Prime Minister Benjamin Netanyahu, who is also the defense minister, is reviewing the affair.
The Defense Ministry’s security department is among the state’s most highly classified units; little has been disclosed about it over the years. Known by its Hebrew acronym, Malmab, and under the authority of the ministry’s director general, the department is responsible for the security of the ministry itself and its facilities, Israel’s arms industry, the nuclear research center in the Negev and other security bodies.
Malmab officials visit installations and investigate corruption and leaks of classified material. The Defense Ministry does not disclose the activities or budget of Malmab, which has been headed for the past three years by Nir Ben-Moshe.
Over the years Malmab has amassed powers and status. Some have described it as an intelligence agency in addition to Military Intelligence, the Shin Bet security service and the Mossad. But the public knows even less about Malmab than it does about these agencies.
- Israeli Defense Firm Completes Purchase of State-owned Rival
- In the Name of Security
- Now Defense Minister, Netanyahu Suddenly Warms to Security Establishment's Demands
External oversight of the department is mainly by the State Comptroller’s Office and meetings of the intelligence subcommittee of the Knesset Foreign Affairs and Defense Committee.
In recent years Malmab has been mentioned as having investigated aspects of the Defense Ministry’s actions after the so-called Harpaz affair blew up.
The department was also mentioned as warning journalists not to release details of a planned attack in Syria against its nuclear facility in September 2007.
Lieberman initiated a number of meetings in the past few months on bringing Malmab under his direct authority. A senior security official involved in the matter told Haaretz that Lieberman believed that Malmab should report directly to the defense minister rather than to the ministry’s director general, like the ministry’s other administrative departments.
According to Lieberman, shortening the chain of command would make Malmab more efficient.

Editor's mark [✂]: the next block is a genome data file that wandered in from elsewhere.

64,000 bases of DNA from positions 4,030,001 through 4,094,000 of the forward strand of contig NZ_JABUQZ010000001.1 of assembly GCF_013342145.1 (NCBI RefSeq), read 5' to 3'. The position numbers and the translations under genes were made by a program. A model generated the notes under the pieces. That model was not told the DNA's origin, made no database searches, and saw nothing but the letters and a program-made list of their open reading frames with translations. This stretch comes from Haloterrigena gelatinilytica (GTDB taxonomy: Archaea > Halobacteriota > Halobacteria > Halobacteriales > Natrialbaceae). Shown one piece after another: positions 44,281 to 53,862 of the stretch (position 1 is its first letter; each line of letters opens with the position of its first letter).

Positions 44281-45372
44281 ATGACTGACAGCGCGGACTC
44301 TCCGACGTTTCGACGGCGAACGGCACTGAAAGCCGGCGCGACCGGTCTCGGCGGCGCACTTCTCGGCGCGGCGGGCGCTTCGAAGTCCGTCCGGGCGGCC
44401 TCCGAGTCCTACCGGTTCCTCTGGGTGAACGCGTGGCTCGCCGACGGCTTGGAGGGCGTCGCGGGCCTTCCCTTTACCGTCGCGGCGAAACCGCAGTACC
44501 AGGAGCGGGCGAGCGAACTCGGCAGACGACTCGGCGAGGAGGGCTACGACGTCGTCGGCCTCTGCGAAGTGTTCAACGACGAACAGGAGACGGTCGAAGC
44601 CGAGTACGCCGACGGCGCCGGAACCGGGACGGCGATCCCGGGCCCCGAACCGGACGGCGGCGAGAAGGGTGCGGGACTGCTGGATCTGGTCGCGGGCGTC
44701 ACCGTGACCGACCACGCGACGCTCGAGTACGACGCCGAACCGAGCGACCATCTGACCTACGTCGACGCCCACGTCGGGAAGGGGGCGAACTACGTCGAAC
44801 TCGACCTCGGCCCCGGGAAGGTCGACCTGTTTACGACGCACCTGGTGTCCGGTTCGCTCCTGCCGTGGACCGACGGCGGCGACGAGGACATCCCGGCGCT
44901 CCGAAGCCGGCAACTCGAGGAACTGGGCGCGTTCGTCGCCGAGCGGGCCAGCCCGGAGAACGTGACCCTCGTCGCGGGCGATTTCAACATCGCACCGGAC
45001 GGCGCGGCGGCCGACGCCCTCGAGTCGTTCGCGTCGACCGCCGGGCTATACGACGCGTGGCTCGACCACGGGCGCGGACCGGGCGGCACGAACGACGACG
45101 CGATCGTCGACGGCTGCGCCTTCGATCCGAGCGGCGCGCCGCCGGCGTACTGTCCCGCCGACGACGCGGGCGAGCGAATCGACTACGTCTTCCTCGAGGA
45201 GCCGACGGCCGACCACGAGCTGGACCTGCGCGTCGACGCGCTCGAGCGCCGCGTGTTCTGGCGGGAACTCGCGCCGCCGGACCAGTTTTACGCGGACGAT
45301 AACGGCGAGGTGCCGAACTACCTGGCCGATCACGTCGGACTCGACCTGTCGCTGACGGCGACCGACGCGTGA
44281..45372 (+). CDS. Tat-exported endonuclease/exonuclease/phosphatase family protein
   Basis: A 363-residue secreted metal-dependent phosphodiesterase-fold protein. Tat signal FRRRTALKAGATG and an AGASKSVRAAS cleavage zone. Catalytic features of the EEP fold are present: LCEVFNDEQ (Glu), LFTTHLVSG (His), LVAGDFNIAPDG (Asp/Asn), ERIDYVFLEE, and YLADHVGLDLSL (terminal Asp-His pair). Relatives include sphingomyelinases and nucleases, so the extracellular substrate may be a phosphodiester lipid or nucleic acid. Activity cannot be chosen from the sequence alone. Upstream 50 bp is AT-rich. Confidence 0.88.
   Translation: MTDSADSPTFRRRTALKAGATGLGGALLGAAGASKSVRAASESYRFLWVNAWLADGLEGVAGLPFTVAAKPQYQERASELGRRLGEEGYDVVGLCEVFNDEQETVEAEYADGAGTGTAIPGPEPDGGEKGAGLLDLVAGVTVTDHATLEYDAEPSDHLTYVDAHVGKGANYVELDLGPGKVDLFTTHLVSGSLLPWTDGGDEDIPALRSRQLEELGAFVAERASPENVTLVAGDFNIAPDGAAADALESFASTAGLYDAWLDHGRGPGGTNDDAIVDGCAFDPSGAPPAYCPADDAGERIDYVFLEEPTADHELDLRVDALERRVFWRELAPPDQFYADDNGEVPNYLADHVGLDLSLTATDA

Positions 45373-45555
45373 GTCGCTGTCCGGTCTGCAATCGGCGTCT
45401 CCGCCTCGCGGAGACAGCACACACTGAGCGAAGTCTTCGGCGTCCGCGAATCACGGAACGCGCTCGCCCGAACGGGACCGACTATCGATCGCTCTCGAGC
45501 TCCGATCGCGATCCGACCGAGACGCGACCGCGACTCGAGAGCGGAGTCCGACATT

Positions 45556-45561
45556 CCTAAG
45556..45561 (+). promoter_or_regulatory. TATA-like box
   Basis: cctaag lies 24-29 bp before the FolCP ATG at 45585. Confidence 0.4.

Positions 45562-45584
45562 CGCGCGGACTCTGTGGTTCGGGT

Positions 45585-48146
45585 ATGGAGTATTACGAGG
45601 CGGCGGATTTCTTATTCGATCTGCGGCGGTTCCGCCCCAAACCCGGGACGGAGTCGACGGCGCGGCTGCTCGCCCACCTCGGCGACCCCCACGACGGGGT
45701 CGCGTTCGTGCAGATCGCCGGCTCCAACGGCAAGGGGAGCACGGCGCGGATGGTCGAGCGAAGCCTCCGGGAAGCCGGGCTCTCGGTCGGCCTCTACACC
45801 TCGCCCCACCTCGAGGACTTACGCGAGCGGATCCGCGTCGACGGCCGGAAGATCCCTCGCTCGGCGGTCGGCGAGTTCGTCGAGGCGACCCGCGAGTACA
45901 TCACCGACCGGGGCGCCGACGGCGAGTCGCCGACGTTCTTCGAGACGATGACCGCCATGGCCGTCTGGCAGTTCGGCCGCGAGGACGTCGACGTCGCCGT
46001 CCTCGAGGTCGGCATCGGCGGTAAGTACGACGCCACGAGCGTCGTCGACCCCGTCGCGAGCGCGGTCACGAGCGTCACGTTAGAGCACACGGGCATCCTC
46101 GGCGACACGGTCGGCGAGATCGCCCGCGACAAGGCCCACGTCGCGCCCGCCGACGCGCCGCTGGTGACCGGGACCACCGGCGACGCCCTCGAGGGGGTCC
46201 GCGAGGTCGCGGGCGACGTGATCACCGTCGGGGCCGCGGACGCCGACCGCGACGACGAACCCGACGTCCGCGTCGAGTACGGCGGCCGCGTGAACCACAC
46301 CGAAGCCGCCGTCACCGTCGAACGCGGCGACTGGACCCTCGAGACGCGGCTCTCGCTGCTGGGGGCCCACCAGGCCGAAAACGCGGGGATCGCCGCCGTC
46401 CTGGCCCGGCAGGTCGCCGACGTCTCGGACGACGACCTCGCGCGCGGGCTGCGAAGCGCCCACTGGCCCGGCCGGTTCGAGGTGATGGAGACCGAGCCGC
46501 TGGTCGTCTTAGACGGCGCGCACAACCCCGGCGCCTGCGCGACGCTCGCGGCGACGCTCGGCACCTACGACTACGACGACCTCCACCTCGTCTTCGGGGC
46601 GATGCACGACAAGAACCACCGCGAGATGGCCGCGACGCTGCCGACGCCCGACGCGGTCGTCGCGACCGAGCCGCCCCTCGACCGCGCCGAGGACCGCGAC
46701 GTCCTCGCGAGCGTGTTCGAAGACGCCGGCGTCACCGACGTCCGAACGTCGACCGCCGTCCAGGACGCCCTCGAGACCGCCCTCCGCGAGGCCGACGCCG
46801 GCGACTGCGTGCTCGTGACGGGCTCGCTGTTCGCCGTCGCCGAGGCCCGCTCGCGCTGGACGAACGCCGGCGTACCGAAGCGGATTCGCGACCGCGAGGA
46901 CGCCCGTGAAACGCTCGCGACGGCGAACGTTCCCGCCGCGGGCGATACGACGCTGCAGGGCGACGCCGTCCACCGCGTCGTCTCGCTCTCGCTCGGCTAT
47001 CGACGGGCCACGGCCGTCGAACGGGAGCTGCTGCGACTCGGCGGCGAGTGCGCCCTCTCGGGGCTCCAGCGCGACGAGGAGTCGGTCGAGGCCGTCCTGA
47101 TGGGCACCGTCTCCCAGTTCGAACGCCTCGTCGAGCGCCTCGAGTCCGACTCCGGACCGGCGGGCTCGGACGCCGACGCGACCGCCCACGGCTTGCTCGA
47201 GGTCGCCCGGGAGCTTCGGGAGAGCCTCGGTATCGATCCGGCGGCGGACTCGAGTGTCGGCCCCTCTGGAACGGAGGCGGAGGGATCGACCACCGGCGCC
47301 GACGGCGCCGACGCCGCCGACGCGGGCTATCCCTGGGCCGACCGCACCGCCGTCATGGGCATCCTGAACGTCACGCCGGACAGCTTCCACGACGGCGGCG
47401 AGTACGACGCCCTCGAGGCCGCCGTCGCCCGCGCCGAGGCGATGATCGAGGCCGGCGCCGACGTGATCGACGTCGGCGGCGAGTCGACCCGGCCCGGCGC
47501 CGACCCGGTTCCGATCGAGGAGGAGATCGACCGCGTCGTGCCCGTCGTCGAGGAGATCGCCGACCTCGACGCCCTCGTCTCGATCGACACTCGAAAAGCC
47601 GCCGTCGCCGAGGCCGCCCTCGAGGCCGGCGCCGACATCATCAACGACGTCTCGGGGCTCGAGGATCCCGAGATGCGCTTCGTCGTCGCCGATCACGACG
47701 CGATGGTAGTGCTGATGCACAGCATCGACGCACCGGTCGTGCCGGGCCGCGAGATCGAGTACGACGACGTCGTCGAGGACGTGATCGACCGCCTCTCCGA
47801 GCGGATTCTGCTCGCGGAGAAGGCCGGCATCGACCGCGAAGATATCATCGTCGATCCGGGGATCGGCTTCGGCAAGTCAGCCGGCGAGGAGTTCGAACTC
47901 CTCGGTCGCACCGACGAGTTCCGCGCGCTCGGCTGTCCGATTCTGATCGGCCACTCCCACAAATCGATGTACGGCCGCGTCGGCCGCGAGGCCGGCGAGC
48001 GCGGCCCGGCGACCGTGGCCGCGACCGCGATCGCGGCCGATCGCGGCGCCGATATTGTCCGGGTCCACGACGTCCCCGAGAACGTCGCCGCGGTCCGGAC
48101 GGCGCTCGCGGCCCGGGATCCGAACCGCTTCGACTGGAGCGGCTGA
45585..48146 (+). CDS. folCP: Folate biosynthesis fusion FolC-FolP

Defense Ministry Director General Udi Adam opposed the decision, saying that removing Malmab from his authority would put the department in disarray.
Although it was never said outright, as far as is known, it seems that the professionals in the ministry were also against the idea that a body with such extensive intelligence and investigative capabilities would be directly under the authority of a political official, the defense minister.
Although discussion of the matter ended with Lieberman’s decision to take direct control of Malmab, and a document was apparently issued on the matter, the decision was not implemented.
Shortly thereafter, Lieberman announced his resignation in protest against the government’s policies vis-a-vis the Gaza Strip.
When he announced his resignation, about two weeks ago, he called the cease-fire arranged with the Gaza Strip “surrender to terror.” Lieberman noted a number of disagreements that had emerged recently between him and Netanyahu on issues like brining fuel and money from Qatar to the Strip and the postponement of the evacuation of the Bedouin village of Khan al-Ahmar in the West Bank.
Lieberman also called Israel’s conduct with regard to Gaza “weak,” and said: “What we are doing now as a country is buying short-term quiet at the cost of our long-term security.”
According to Lieberman, the security cabinet and the government were responsible for this. “I have no complaints against the security establishment – the political echelon failed,” he added.